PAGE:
consents to everything he feels like doing to her if she has once
succumbed to his manifold charms. He is wrong.
that's what it's about for me: the entrenched sense of entitement to women's bodies, including their faces, the view that women's bodies are somehow public property which leads to this notion that women choosing to deny access to men is somehow an infringement of human rights. it also has it's roots in a colonialist view of eastern women. when europeans came to the east, they came with this romaticised notion of exotic eastern women, and their sense of entitlement of these women. the fact that european men were denied access by a cultural practice of segregation and seclusion lead to a similar sense of outrage from early travellers to the east, and a similar condemnation. all couched in the rhetoric of emancipation and empowerment, which of course only belonged to european women. their eastern sisters apparently needed to be freed from their bonds, but for what exactly was never made clear. it's not like women's education improved with the arrival of colonisers, nor their participation in public life.
much of the outrage over this is couched in the language of culture and cultural supremacy. this exclusion/seclusion is apparently not part of nz culture - it's how they do things "over there", definitely not what we do here. which nicely disappears all kiwi muslims who very much belong here, and very much have equal right to determine how culture over here develops. and if some of these women choose seclusion, well allowing them to make that choice is exactly how we do things over here. and if women here allowed to make that choice, then why can't qatari women?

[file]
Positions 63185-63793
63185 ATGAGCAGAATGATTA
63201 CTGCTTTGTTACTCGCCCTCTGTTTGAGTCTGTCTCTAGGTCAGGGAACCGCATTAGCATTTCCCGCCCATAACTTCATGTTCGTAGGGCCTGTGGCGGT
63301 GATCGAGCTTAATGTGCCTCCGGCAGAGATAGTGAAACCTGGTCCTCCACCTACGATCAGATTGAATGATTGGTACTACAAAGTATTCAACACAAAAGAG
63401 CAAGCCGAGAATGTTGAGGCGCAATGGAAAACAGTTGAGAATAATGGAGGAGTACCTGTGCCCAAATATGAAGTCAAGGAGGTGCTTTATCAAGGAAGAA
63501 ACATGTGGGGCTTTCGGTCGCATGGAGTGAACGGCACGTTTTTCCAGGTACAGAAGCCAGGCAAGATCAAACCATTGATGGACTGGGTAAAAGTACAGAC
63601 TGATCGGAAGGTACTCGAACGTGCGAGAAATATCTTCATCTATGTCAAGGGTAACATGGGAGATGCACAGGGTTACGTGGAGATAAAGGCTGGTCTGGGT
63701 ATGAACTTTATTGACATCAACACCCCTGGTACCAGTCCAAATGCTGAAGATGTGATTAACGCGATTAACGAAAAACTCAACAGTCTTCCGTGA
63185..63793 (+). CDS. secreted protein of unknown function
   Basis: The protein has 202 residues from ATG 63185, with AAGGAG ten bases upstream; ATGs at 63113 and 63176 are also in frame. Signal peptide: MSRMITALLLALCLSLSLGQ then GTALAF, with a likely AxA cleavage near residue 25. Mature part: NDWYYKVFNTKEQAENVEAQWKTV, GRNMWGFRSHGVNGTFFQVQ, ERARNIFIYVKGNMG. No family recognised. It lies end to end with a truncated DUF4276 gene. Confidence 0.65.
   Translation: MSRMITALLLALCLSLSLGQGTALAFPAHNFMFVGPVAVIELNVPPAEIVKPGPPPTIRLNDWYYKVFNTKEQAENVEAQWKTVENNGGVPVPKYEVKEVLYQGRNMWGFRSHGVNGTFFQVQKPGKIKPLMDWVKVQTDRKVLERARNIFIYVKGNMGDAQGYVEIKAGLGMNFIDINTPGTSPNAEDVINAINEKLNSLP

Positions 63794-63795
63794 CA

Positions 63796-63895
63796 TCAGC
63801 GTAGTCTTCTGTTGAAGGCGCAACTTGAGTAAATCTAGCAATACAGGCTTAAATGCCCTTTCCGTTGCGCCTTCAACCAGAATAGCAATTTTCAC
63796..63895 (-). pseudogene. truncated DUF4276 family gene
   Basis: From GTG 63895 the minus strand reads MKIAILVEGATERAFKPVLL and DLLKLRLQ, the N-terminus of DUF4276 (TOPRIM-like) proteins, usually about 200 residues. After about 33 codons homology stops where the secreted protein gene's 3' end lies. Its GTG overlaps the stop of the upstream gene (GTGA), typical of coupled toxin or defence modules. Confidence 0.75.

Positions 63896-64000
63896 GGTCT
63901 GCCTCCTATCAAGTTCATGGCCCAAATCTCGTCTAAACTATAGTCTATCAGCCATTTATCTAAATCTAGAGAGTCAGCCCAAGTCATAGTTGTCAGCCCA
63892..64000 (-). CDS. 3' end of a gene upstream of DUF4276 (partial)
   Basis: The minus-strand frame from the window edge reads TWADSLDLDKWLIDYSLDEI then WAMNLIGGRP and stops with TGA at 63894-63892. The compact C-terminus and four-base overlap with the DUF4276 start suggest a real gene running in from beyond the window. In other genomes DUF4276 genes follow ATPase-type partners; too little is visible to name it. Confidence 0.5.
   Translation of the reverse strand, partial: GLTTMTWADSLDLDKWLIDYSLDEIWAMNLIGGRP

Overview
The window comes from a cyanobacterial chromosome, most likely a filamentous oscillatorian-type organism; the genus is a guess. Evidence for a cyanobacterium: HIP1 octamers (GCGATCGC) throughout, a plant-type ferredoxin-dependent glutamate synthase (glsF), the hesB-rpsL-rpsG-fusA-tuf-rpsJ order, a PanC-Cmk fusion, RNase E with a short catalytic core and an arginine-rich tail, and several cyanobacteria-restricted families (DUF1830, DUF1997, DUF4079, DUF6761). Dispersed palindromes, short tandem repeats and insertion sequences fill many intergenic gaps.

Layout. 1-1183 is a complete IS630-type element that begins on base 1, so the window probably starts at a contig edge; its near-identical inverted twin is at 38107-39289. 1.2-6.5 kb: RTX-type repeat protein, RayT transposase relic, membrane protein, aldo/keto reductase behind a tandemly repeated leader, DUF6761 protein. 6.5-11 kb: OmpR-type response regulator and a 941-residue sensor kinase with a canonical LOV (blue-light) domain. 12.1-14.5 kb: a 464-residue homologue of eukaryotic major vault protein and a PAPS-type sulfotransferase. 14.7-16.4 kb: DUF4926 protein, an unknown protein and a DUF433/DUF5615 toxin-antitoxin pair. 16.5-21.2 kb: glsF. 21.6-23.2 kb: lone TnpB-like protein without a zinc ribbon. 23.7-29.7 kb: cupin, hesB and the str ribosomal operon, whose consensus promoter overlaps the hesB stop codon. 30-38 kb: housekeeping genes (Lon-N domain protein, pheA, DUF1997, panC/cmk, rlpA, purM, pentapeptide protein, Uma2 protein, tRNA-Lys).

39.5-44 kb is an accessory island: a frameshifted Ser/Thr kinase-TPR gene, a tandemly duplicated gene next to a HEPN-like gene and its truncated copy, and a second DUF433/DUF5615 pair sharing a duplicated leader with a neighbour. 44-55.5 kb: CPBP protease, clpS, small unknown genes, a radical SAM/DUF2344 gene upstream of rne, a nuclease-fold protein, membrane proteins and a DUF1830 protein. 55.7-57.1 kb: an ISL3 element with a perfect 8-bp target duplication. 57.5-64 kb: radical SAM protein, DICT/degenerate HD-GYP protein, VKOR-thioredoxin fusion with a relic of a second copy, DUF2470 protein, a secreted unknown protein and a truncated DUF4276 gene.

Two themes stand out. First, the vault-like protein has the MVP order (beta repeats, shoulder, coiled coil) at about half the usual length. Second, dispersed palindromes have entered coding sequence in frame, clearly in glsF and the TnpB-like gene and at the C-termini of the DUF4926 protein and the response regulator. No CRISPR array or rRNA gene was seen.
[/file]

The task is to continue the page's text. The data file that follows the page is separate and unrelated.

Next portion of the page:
here's another excellent post on the issue, one that deals really well with the issue of privilege. and also this:
If we really cared about the rights of Islamic women, rather than
just using them as a political football when it is expedient, we would
listen to them, and respect their choices. Respecting someones rights
means respecting their autonomy and treating them as they wish to be
treated. Going against the express wishes of the artist and the women
who consented to be in her video is not helping islamic women, it is
saying that their voices don’t matter and their decisions are not to be
This really isn’t about men being able to view the exhibit, at it’s
core this issue is about people setting boundaries about what they feel
is appropriate behaviour in New Zealand. Apparently many people feel
that islamic women setting boundaries for safe space for themselves, in
accordance with their wishes and their religion is inappropriate in New
Zealand. In New Zealand we value diversity but only if it is palatable,
and fits in with “New Zealand values” whatever that might mean. People
seem to be more willing for the Dowse gallery to give up the exhibition
than actually respect the artists wishes.
the thing is that i see coverage like this, i see the way the debate is couched and often find myself in despair. how does one even begin to counter it? well, i was reminded by the secretary of the waikato interfaith council that we counter it by organising things like islam awareness week, but engaging directly with the community and creating spaces where we can foster and model harmony rather than division. the council has been hugely supportive of islam awareness week, both in participation and organisation, and it has made a huge difference to our community here in the waikato.
so check out the islam awareness week website for events, and if you're in the waikato, please do come to the mosque open day in the morning or the interfaith tree planting in the afternoon. we would love to see you there.